zondag 30 september 2012
dinsdag 25 september 2012
The Mehinaku are an indigenous Amazonian people living in Xingu park. In his 1977 book 'The Mehinaku: The Drama of Daily Life in a Brazilian Indian Village' Thomas Gregor writes about them as if they were actors acting out their part. If life is a performance the village is a stage: "The Mehinaku village and its environs are a theatre for the enactment of everyday social relationships... The layout of the village and the architecture of the houses are simultaneously a spatial representation of Mehinaku social organization and a traffic pattern for the flow of information and interaction." If you say so! The images gives us something of everything: the village as a allusion to the cosmos, the mental map, the cognitive map, a cartoon and an areal picture. We are always happy when can store up on some more ethnocartographic imagery. Click to Enlarge.
|"A Mehinaku view of everyday village life. When Amairi painted this he occasionally stopped to chuckle over his characterization of a particular villager."|
maandag 24 september 2012
I discovered a plant in my street and a reader knew it's name: verbena bonariensis. The plant grew on its own in a small messy flowerbed but I have been noticing it everywhere as a garden plant. In fact it's probably the most fashionable plant of the season. However I have also discovered a few growing on a small untended plot overgrown with typical weedy species like primrose and blackberry, their distribution has the chaotic pattern of self-seeding. Wikipedia tells us that the purple top is native to South America and that it does spread with the wind. So what is the plant in my street? Is it wild (read escaped), planted or planted but forgotten by its gardener? Whatever the case: I am feeling all Gilbert White hot on the heels of a plant about to turn weed.
dinsdag 18 september 2012
"The relationship between the Occupy movement and the city is intense. The taking of Zuccotti Park, as well as St Paul’s churchyard in London, revealed the secret dangers of allowing public spaces to be privately owned to this extent. Our cities have increasingly become places of conditional liberty –where you can be stopped from taking photographs, where legitimate gatherings are bustled off the pavement, where you can be thrown out of the shopping mall for wearing a baseball cap, where private companies are collecting data about you without you knowing.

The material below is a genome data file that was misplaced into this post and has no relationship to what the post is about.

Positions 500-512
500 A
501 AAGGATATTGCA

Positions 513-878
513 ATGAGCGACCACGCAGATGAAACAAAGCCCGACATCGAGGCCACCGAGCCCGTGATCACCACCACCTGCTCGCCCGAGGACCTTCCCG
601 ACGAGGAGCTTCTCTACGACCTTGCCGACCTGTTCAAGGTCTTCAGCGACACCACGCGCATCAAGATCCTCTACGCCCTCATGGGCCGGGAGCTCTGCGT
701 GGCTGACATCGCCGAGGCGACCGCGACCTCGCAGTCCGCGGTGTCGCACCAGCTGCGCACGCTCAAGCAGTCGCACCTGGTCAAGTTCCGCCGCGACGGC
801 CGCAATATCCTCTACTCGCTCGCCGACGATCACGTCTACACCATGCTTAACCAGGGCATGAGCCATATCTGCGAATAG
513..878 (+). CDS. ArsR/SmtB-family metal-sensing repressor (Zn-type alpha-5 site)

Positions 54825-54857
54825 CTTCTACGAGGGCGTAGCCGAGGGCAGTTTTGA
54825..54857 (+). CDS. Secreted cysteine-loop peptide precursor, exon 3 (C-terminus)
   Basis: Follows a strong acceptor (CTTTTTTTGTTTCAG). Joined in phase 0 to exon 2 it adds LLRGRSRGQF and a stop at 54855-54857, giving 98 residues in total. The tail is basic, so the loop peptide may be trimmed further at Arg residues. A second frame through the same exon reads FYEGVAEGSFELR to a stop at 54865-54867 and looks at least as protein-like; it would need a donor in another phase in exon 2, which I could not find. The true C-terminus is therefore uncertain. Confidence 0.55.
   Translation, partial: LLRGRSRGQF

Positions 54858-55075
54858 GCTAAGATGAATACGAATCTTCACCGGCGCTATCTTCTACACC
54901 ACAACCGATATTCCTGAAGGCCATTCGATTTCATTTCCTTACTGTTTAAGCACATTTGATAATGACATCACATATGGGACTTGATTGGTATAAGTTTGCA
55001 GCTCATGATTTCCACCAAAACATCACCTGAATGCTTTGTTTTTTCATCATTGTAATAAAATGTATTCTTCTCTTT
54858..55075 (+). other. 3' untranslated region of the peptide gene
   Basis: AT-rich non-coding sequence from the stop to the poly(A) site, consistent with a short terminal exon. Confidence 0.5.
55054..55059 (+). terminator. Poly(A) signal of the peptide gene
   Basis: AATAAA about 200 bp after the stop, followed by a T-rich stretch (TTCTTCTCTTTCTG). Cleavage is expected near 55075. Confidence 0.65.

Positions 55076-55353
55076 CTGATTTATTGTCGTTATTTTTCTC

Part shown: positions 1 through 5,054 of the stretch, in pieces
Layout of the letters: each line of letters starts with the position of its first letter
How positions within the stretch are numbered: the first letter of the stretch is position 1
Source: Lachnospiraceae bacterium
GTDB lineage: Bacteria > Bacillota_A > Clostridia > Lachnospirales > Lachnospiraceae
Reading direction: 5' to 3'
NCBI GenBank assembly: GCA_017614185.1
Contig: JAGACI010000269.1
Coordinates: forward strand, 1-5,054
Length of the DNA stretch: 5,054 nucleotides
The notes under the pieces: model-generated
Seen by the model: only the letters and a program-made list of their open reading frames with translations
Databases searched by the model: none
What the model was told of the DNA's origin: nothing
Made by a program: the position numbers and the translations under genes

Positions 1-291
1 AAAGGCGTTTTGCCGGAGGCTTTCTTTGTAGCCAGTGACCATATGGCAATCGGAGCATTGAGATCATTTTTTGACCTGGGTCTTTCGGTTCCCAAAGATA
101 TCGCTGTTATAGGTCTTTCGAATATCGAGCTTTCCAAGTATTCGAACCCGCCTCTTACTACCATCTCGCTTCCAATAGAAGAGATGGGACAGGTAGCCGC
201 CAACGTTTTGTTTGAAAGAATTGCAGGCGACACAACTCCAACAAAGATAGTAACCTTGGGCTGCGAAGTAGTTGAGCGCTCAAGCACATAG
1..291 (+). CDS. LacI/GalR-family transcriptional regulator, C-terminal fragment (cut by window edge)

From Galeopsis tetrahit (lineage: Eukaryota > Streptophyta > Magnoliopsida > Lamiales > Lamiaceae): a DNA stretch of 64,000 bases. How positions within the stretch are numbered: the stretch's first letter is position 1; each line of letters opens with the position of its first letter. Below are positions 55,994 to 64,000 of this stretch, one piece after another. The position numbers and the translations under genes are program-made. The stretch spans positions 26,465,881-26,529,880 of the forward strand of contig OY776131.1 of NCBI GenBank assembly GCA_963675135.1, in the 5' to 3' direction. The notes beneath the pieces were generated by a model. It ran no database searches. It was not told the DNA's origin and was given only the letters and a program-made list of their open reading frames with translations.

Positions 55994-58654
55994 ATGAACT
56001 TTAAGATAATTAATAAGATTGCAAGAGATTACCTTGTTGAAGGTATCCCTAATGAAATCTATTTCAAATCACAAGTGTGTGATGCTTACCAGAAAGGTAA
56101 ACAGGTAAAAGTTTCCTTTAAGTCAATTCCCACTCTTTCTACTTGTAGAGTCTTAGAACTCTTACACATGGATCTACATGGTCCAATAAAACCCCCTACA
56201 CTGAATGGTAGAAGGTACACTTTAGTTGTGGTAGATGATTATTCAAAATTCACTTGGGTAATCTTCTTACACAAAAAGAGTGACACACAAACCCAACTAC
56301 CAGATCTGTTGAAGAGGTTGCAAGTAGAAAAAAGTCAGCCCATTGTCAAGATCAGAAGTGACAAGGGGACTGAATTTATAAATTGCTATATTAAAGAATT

By taking land back – even for a few weeks – the Occupy movement has changed the way we encounter every part of the city, not just where the tents once stood. The protest has become a defence of the whole public realm and is not just about preserving the memory of what happened at Zuccotti Park or St Paul’s churchyard alone."
Leo Hollis in the New Statesman
vrijdag 14 september 2012
|Charles Hall with Joe and Hannah|
"In 1853 a British whaling captain had persuaded an Eskimo couple, Tookolito and Ebierbing,to accompany him back to London. Over two years they had learned English, had adopted the mannerisms, dress and religion of their host nation and had become minor celebrities. They had been presented to Queen Victoria and had won the hearts of a society that revelled, as no other, in converting others to its own ways. When the novelty wore off they were sent to New York, where they created no less of a sensation. Then they were dropped back on Baffin Island complete with new names ('Joe' and 'Hannah') and a new wardrobe, to be forgotten save by passing whalers who sold them articles of western civilization to which they had become accustomed. " - 'Ninety Degrees North', Fergus Fleming, image from Northern Exposures]
maandag 3 september 2012
"We know nothing of untamed Nature, because our own landscape is entirely subject to our needs and desires. If it sometimes strikes us as untamed, it is either because in our forests, for instance its changes operate to a slower rhythm; or because as in the mountains the problems were of such complexity that Man has tackled them in detail rather than in one systematic assault. Such coherence as has resulted from these innumerable individual initiatives now seems to share the original primitive character of the mountain-world, whereas in fact it is due to an interlocking chain of decisions and enterprises, each of which seemed at the time to be independent of the others. Yet even the wildest of European landscapes has something of order and proportion about it. (Poussin was the incomparable interpreter of this.) Walk among our mountains and you will notice the contrast between forest and bare slope, the relation between the forest and the meadows below it: and the variety of expression which comes about as first one kind of vegetation, and then another, dominates the scene Travel in America, and you will realize that this sublime harmony, far from being the spontaneous expression of Nature herself, is the result of agreements long sought for between mankind and the site in question. What causes us to gape, in all simplicity, are the traces of our bygone enterprise. " - Claude Levi-Strauss.
zondag 2 september 2012
100 Wild Huts is Kevin Langan's ongoing project to: "build 100 small survival shelters on any piece of ground that harbours enough natural resources for the build. I intend to sleep rough in each shelter for one night and blog about the experiences." He is down to five so far and already the range of designs is impressive. When he is done the result with be catalogue for primitivist-survivalists looking for inspiration. Great stuff. Langan is a long distance walker with a 132km Highland walk guide book to his name.